Harsh Fact: Asian Americans, compared with all - 80

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Asian Americans In Corporate America:
Some Questions & Challenges
ECC Brown Bag
Jim Kelly
Senior Vice President, TDBU
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Topics
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Defining Diversity
Statistics on Asian Americans
Stereotypes of Asian Americans
Working the Issue from All Sides
Emerging Resources
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What is Diversity –
Why Do We Want It?
Definition of Diverse:
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1 : Differing from one another : unlike <people with diverse interests>
2 : Composed of distinct or unlike elements or qualities <a diverse population>
Synonyms: see different
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We often mistake diversity for equality, equal
opportunity -- or even sameness!
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Why is diversity such a good thing for our
Company?
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Harsh Fact: Asian Americans, compared with all other groups,
are less likely to rise to management levels
Comparison of Minority Groups vs. National Average on %
Chance to Rise to Management level
120
111%
National Average
100
80
% Chance as
compared to National
Average
60
74%
67%
65%
55%
40
20
0
Source: EEOC 2003
Female
White
Black
Hispanic
Asian
Minority Groups
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Harsh Fact: Despite high academic achievement and
qualifications, Asian Americans’ career and leadership
attainment declines after graduation1
Point of Demarcation
Educational Career/Leadership
Trend Trend
Mainstream
Asian
Illustrative
Achievement
Time
1Source:
Cabezas & Kawaguch, 1988; Chen, 2004; Committee 100, 2005; Federal Glass Ceiling Commission, 1995; Kuo, 1979;
Landau, 1995; Oyserman & Sakamoto, 1997; Schmid & Nobe, 1965; Tang, 1993; U.S. Commission on Civil Rights, 1988, 1992;
Wong, 1982; Woo, 2001
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Harsh Fact: Asian Americans have lower leadership
aspiration and confidence in their leadership abilities
than Caucasian Americans
Source: Dr. Sy Research
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Harsh Fact: Asian Americans are less likely to be
perceived as prototypical leaders
Source: Dr. Sy Research
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NY Times: Report Takes Aim at ‘Model Minority’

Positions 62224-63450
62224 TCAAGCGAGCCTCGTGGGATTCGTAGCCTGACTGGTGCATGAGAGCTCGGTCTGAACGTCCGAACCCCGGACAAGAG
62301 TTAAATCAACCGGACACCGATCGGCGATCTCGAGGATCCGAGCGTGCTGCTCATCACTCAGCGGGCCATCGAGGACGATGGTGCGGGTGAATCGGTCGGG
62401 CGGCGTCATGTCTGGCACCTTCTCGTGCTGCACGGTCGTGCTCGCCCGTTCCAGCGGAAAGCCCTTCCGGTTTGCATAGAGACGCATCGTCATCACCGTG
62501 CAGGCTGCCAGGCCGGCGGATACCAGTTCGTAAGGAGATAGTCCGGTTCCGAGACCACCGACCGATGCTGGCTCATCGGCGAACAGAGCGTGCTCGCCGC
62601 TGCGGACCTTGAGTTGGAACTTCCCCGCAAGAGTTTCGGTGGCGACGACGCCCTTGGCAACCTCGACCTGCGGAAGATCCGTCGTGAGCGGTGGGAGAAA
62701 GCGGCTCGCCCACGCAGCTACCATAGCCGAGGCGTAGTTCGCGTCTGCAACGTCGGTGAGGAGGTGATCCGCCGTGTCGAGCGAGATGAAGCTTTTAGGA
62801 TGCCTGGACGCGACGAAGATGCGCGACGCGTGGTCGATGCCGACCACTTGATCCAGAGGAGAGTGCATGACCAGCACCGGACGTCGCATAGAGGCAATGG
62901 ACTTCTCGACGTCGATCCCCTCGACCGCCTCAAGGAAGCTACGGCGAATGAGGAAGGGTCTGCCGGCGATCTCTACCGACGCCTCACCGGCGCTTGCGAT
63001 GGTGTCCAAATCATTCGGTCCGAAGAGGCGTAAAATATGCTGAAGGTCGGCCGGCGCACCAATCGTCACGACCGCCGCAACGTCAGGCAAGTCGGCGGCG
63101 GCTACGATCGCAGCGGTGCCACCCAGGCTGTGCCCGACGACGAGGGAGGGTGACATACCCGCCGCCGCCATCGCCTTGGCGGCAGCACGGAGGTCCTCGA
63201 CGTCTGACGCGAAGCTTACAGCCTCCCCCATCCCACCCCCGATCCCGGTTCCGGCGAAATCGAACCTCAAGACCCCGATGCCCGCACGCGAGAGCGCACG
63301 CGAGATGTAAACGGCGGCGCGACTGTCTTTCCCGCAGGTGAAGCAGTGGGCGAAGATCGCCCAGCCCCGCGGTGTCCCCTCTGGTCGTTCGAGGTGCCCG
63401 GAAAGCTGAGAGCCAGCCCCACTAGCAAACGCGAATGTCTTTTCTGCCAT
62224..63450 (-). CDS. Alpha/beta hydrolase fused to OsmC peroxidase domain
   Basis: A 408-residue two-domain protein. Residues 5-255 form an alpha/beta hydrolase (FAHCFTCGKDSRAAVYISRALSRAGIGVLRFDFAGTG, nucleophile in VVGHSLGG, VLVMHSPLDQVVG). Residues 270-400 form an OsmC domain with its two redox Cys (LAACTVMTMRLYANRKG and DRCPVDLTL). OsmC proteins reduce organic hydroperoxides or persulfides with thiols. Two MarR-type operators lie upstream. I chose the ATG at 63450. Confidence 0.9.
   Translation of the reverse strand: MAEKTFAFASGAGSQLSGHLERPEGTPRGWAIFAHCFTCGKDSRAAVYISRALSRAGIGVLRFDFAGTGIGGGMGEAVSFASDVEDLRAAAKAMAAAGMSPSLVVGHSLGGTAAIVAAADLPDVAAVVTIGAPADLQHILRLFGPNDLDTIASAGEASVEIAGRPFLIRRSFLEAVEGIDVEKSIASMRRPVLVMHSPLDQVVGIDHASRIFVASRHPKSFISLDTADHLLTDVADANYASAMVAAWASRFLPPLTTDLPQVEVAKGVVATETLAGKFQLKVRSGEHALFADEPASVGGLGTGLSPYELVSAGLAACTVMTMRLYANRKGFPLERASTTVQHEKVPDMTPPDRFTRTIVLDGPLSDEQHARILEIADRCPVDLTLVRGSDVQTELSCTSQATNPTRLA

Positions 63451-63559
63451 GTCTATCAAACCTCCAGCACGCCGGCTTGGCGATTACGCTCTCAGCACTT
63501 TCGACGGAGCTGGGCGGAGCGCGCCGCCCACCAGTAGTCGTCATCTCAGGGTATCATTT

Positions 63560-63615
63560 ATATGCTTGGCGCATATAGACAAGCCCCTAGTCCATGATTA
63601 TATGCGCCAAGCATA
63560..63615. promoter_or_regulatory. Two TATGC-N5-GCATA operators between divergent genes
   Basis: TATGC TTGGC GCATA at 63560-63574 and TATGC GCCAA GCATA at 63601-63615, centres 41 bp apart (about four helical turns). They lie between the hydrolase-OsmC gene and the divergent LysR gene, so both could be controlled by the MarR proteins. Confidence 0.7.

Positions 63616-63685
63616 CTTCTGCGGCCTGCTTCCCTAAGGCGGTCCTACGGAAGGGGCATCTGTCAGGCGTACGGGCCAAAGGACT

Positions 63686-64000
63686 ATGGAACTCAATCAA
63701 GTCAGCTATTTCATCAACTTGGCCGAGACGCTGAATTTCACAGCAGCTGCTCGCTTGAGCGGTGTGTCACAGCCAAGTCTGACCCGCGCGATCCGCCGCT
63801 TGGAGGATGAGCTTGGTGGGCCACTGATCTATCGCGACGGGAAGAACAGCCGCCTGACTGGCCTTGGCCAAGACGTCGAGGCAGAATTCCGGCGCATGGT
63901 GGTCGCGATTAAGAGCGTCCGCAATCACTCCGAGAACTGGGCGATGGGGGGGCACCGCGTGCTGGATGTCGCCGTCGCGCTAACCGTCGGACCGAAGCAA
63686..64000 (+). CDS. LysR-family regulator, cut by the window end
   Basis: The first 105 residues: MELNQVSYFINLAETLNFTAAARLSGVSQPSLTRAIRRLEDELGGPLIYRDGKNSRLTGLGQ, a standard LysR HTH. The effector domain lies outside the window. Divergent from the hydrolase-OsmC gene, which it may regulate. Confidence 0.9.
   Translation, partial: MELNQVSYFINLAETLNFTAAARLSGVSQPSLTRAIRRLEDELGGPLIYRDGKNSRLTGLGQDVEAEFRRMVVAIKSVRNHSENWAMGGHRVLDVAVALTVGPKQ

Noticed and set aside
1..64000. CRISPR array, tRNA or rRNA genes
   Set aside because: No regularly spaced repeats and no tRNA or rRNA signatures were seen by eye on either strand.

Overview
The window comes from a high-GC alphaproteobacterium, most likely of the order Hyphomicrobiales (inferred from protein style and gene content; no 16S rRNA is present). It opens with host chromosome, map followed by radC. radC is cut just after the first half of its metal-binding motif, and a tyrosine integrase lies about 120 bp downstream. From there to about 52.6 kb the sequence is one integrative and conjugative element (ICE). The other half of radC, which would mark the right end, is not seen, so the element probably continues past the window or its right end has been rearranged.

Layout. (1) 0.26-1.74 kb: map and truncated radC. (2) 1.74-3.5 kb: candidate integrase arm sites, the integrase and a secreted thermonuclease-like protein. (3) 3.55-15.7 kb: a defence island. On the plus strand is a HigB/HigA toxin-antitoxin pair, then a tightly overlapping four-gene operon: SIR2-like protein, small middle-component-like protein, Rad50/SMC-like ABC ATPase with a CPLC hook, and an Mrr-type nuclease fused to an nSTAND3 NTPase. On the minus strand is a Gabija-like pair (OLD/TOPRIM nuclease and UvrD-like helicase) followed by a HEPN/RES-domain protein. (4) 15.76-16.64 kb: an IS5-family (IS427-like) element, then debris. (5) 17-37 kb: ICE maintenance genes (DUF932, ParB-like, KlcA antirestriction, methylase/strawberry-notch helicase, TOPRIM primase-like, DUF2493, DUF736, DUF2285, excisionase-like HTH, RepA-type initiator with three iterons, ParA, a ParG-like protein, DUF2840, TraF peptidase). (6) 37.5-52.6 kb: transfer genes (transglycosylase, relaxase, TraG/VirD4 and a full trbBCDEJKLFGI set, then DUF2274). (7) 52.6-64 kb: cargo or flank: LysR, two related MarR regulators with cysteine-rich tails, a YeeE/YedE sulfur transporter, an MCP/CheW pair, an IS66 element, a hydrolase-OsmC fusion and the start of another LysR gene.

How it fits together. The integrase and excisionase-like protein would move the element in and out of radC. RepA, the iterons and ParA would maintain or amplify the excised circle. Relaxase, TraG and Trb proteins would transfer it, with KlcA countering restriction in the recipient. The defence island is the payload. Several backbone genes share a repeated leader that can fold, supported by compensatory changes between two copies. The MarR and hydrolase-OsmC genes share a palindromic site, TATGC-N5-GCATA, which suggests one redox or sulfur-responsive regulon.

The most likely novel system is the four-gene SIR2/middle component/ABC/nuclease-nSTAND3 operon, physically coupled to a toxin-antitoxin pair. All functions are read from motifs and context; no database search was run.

Stereotype of Asian-American Students
The image of AAs as a homogeneous group of high achievers taking over the
campuses of the nation’s most selective colleges came under assault in a
report issued by New York University, the College Board and a commission of
mostly AA educators and community leaders.
Report found:
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Contrary to stereotype, most of the bachelor’s degrees that AAs received in
2003 were in business, management, social sciences or humanities, not in
the STEM fields: science, technology, engineering or math.
The report quotes the opening to W. E. B. Du Bois’s 1903 classic “The
Souls of Black Folk” — “How does it feel to be a problem?” — and
says that for AAs, seen as the “good minority that seeks advancement
through quiet diligence in study and work and by not making waves,”
the question is, “How does it feel to be a solution?”
The under-representation of Asian-Americans in administrative jobs at
colleges. Only 33 of the nation’s college presidents, fewer than 1% are AAs.
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What Are Some American
Stereotypes About Asians?
AA Attribute
Perception/Outcome
“Model Minority”
Ignored Group
Strong work ethic
“Keep your head down and don’t complain”
Highly educated
“Can make their own way”
Quantitative/Detailed
“Can’t think strategically or creatively”
Quiet
Afraid
Respectful
Timid
Team Players
Followers, not leader
Thoughtful Voice
Indecisive
Others…
……
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Some Questions…
Why do Asian Americans have lower
leadership aspirations and less confidence in
their leadership abilities?
Why are Asian Americans not perceived as
prototypical leaders?
What can be done to address these issues?
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Working the Issues from Both Ends…
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Corporate executives must be sensitized to AA issues,
culture and untapped potential
“Model Minority” must not be the “Ignored Group”
Leadership pipeline must contain AAs…or corporations
will not have AA leaders!
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AAs must take personal and collective affirmative steps
to highlight their issues and develop leadership skills
necessary to break through stereotypes
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Supportive resources must be developed, recognized
and seized
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Resources Are Emerging…
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AAPA – Asian American Professional Association
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LEAP - Leadership Education for Asian Pacifics
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Ascend (leadership development conference)
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Apex (Asian Professional Exchange)
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National Association of Asian American Professionals
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Asian Women in Business
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Stanford Graduate School Advanced Leadership
Program for Emerging Asian American Executives
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Asia Society
All and others can be found on the internet!
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